Well it seems like lots of people are not familiar with it. Some people get on my nerves when they say that pregnancy is not a sick and I should get over it. Well it is not a sickness alright but when you have hyperemesis gravidarum, it is another level. One minute you are feeling alright and the next you are not. Your nauseousness doesn’t go away just because you have gone passed your first trimester. So to me i take it a day at a time. God gives me strength everyday.
This is an article on google that explains it all.
What is hyperemesis gravidarum?
Hyperemesis gravidarum is an uncommon disorder in which extreme, persistent nausea and vomiting occur during pregnancy. This condition might lead to dehydration.
What causes hyperemesis gravidarum?
The condition might be caused by rapidly rising serum levels of hormones such as HCG (human chorionic gonadotropin) and estrogen. Extreme nausea and vomiting during pregnancy might indicate a multiple pregnancy or hydatidiform mole (abnormal tissue growth that is not a true pregnancy).
What are the risk factors for hyperemesis gravidarum?
A risk factor is something that increases a person’s chance of getting a disease or condition. Risk factors do not necessarily mean that a person will develop a condition. In the case of hyperemesis gravidarum, the following are risk factors:
- Hyperemesis gravidarum during a previous pregnancy
- Being overweight
- Having a multiple pregnancy
- Being a first-time mother
- The presence of trophoblastic disease, which involves the abnormal growth of cells inside a woman’s uterus
What are the symptoms of hyperemesis gravidarum?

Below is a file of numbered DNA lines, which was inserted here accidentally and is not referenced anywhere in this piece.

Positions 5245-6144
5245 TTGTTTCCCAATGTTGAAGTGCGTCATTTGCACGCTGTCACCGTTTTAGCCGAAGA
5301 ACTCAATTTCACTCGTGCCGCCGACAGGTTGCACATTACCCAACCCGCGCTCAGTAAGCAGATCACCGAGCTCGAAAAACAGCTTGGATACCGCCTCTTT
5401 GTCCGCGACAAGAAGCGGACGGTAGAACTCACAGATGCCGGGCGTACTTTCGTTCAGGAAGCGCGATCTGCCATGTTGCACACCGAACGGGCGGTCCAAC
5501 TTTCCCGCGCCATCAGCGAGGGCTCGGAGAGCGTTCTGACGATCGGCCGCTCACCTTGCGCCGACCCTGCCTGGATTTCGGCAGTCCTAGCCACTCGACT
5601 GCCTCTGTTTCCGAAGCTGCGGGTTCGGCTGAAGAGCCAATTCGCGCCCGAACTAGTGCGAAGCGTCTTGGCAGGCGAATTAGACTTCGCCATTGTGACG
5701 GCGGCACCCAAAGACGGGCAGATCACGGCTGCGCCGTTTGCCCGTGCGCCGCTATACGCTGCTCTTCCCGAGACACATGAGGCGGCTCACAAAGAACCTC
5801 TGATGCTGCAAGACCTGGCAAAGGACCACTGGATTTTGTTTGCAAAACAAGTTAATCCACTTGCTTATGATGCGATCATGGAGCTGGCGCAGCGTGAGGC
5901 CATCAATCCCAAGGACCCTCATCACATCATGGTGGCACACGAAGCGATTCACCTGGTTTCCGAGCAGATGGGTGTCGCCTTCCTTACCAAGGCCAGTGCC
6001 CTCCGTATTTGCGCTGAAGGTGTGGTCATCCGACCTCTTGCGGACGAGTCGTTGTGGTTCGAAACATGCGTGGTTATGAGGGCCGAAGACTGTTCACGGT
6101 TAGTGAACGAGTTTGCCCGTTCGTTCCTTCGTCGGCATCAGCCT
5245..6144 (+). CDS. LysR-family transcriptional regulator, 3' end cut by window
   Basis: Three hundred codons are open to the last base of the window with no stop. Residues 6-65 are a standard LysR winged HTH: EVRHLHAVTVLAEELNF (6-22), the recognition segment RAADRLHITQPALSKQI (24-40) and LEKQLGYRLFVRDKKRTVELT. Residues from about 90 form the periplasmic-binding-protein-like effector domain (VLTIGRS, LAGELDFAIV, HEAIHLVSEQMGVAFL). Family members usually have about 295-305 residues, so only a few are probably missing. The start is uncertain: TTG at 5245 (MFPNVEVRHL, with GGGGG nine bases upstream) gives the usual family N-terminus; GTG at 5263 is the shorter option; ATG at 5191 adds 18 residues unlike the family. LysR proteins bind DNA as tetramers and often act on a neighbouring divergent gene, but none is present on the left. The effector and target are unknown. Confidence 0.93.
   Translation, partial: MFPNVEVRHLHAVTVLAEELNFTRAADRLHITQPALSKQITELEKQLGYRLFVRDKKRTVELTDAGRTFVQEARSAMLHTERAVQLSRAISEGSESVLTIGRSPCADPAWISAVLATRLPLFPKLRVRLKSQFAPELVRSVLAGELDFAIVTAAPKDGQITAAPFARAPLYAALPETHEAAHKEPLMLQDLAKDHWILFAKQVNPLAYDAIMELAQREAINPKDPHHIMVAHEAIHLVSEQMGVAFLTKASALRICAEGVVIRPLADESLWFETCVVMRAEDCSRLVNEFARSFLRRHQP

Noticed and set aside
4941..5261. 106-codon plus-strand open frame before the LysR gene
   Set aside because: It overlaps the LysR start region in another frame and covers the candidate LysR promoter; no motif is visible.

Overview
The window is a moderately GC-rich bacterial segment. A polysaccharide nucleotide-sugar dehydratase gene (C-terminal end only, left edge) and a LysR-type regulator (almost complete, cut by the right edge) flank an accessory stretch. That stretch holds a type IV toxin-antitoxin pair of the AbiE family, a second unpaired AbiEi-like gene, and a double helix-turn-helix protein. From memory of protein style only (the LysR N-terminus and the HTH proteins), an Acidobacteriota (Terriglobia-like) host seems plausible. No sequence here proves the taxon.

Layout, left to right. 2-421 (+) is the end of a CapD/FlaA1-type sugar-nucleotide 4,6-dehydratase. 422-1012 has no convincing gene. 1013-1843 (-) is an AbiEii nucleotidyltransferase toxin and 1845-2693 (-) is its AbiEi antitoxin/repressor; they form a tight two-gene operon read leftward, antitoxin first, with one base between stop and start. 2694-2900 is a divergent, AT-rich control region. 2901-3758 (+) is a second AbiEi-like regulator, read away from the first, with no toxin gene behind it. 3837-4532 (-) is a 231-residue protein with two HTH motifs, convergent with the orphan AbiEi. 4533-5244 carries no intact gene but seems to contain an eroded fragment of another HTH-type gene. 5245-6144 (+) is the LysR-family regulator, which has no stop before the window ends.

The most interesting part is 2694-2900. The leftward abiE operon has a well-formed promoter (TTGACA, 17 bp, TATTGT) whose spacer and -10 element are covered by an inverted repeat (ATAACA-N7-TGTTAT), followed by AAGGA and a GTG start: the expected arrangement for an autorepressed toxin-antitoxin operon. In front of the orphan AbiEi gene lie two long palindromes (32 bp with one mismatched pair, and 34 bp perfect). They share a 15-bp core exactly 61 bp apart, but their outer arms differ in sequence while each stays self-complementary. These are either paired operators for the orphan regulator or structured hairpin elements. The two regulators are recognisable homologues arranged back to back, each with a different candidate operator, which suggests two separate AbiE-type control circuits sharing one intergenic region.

Hyperemesis gravidarum usually occurs during the first trimester of pregnancy. A woman might have hyperemesis gravidarum if she is pregnant and she vomits:
- More than three to four times per day
- So much that she loses more than 10 pounds
- So much that she feels dizzy and lightheaded
- So much that she is becoming dehydrated
How is hyperemesis gravidarum diagnosed?
A doctor will ask about symptoms, take a medical history, and perform a physical exam. In addition, the doctor might order certain lab tests to help in making a diagnosis.
How is hyperemesis gravidarum treated?
The type of treatment that is required depends on how ill a woman becomes. Possible treatments might include:
- Preventive measures—These might include a pressure-point wristband — similar to those used for motion sickness — vitamin B6, and/or ginger.
- Small frequent meals—Nausea and vomiting might be treated with dry foods (such as crackers), small frequent meals, and emotional support.
- Intravenous fluids—It is important for a pregnant woman to maintain her fluid intake. IV fluids might be needed if a woman continues to vomit throughout pregnancy. In severe cases, the woman might require hospitalization and given IV fluids. IV fluids might be discontinued when a woman is able to take in fluids by mouth.
- Total parenteral nutrition—The most severe cases of hyperemesis gravidarum might require that complex, balanced solutions of nutrients be given through an IV throughout pregnancy. This is called total parenteral nutrition (TPN).
- Medicines—Medicine to prevent nausea is used when vomiting is persistent and poses possible risks to the mother or baby. If a woman cannot take medicines by mouth, the drugs might be administered through an IV or a suppository. Medicines used to prevent nausea include Promethazine, Meclizine, and Droperidol.
Can hyperemesis gravidarum be prevented?
Although there are no known ways to completely prevent hyperemesis gravidarum, the following measures might help keep morning sickness from becoming severe:
- Eating small, frequent meals
- Eating bland foods
- Waiting until nausea has improved before taking iron supplements
- Using a pressure-point wrist band, vitamin B6, and/or ginger, as recommended by a doctor